Groove. What is groove? What does that word mean in a musical context?

Some people define it as the element of music that makes one want to dance. I don’t disagree – any fans of Michael Jackson’s or Prince’s music are well on their way to understanding groove – although I also feel that a groove-oriented approach can be employed playing tied whole-notes or rests.

I define groove as a feeling of consistent, predictable, and reliable forward motion in the music. It has a consistency and reliability that gives the listener the sense that it could go on for another half hour and not be surging or dragging or wavering in any way. Creating this feeling with our bass playing is perhaps our most important musical contribution to
any ensemble.

It’s important to point out that groove is rarely metronomically precise; there are subtle ebbs and flows when living, breathing musicians play music well together. Before the click track became ubiquitous in the creation of most of western music, some of the most groove-oriented rhythm sections had ridiculous feel and groove independent of a quantize function.

That said, I’ve found one of the most beneficial areas of focus for developing groove ability is to calibrate one’s internal sense of time; working with a click track to the extent that you recognize what steady and consistent time sounds and feels like. As you work with a click, some of those groovicidal tendencies start to become apparent… such as rushing as the dynamic level builds or dragging as it drops. Until we have spent time with the click, we usually aren’t aware of our natural time tendencies.

I’d like to suggest the following exercises be practiced daily to begin the process. As a variation, I also like to use ghost notes (muted notes that are plucked as normal but the fretting hand simply rests on the strings) as they are less forgiving of discrepancies with the click.

These exercises aren’t intended to be completed successfully so you can move on to the next thing; rather, they’re best done regularly and consistently to help calibrate your internal sense of time. Cool? Here we go…

1. This one’s from David Hungate, the legendary original bassist with Toto and first-call Nashville session player: set your metronome to 40 bpm, which will probably be the slowest setting on most electronic metronomes. Try to play staccato quarter notes between each click, with the click sounding on beat 1 of each measure. Listen for any flams, or instances when the click and your bass aren’t precisely together (they will sound like “bloom” versus “boom”) and try to adjust your playing accordingly. This exercise is surprisingly tough yet amazingly helpful – primarily because the metronome isn’t providing any subdivision, so you are reliant upon your own internal clock to keep time between each click. With practice, you’ll gradually be able to lock – or play in sync – with the click sooner and sooner.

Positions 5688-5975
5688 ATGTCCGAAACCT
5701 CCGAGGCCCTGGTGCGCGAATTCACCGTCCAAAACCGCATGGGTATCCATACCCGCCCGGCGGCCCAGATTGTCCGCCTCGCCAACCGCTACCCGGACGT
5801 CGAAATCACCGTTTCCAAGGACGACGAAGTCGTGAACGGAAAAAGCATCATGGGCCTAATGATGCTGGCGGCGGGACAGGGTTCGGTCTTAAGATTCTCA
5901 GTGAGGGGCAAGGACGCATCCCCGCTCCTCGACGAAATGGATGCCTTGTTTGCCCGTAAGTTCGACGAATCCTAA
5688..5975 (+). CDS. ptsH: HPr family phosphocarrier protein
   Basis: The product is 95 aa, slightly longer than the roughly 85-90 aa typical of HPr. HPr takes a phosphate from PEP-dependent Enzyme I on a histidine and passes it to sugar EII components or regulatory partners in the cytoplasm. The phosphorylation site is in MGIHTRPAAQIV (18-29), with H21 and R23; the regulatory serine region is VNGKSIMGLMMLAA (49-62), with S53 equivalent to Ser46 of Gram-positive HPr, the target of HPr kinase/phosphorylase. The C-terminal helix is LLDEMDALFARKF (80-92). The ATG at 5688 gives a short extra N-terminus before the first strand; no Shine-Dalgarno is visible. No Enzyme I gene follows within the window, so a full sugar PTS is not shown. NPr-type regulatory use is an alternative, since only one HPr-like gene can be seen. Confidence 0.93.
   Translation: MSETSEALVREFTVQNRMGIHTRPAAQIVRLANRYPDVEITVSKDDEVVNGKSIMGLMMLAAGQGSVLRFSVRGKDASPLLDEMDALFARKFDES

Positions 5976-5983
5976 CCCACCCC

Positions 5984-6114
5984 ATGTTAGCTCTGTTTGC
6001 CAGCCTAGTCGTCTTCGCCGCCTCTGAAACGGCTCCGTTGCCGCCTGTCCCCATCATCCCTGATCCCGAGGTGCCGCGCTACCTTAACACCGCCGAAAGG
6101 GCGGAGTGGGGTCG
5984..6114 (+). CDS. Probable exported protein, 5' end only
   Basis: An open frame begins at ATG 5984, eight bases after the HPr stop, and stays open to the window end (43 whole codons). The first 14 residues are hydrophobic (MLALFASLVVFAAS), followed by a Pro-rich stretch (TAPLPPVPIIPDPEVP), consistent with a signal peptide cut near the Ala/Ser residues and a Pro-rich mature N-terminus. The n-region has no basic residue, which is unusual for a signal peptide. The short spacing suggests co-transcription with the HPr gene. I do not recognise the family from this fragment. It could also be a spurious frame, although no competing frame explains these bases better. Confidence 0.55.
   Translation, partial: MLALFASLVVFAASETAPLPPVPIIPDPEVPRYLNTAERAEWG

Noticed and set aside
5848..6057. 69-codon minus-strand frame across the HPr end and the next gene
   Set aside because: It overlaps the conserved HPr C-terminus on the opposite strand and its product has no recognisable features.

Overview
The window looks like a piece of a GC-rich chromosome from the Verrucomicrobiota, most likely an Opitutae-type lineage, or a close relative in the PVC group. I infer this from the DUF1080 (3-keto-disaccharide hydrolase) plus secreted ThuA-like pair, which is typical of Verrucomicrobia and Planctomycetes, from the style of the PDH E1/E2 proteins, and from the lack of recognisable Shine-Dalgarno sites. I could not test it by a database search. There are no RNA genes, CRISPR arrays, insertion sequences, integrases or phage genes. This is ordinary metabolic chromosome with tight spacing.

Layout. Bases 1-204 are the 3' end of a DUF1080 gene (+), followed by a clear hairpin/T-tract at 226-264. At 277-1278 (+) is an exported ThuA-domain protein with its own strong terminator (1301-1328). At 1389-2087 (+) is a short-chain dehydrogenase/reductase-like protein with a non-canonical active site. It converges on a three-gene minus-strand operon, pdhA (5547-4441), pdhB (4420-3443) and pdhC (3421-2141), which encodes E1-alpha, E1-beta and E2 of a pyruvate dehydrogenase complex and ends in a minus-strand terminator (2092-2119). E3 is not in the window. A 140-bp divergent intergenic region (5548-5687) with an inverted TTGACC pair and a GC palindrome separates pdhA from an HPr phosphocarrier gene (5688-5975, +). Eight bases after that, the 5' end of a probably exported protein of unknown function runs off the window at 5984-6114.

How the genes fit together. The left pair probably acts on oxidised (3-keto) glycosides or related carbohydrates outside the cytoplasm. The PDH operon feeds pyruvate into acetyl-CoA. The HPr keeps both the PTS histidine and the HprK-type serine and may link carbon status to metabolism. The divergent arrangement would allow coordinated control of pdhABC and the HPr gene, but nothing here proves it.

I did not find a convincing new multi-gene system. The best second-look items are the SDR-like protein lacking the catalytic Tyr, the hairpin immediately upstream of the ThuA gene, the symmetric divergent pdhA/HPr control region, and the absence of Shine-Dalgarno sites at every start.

2. Set the metronome to 90 bpm – these will be quarter notes sounding on each downbeat. Get used to tapping your foot on each click – count “one, two, three, four” to help internalize the quarter-note pulse – and practice playing measures of:

  • whole notes
  • half notes
  • quarter notes
  • eighth notes
  • sixteenth notes
  • quarter-note triplets (6 notes per measure)
  • eighth-note triplets (12 notes per measure)
  • sixteenth-note triplets (24 notes per measure)

Once you’re comfortable with each subdivision, practice mixing them up and alternating between them. As you do this, pay close attention to ensure that you’re not rushing or dragging the tempo – particularly during the first few beats of each new rhythmic pattern.

Play with the metronome clicks on only beats 1 and 3 at a variety of tempos (hint: reduce the metronome’s bpm setting to half of the intended tempo). Then, leaving the same metronome setting, hear the clicks as beats 2 and 4, and practice grooving with those clicks serving as the backbeat.

4. Play that first exercise (the one from David Hungate) with the metronome click on beat 2 only. Then go back and play with it on beat 3. Then beat 4. Isn’t it interesting how different it feels depending upon where the click is landing?

5. Set the metronome to 90 bpm again and practice alternating back and forth between a measure of straight sixteenth notes and a measure of shuffled sixteenth notes. Listen for flams or other rhythmic inconsistencies.

It’s always helpful to record yourself playing these and listen back without your instrument in your hands. Listen for flams and try to adjust your playing to minimize these rhythmic inconsistencies. These recordings can be a source of encouragement when taken at regular intervals (weekly?) as you’ll likely soon discover that your timekeeping is making good progress!

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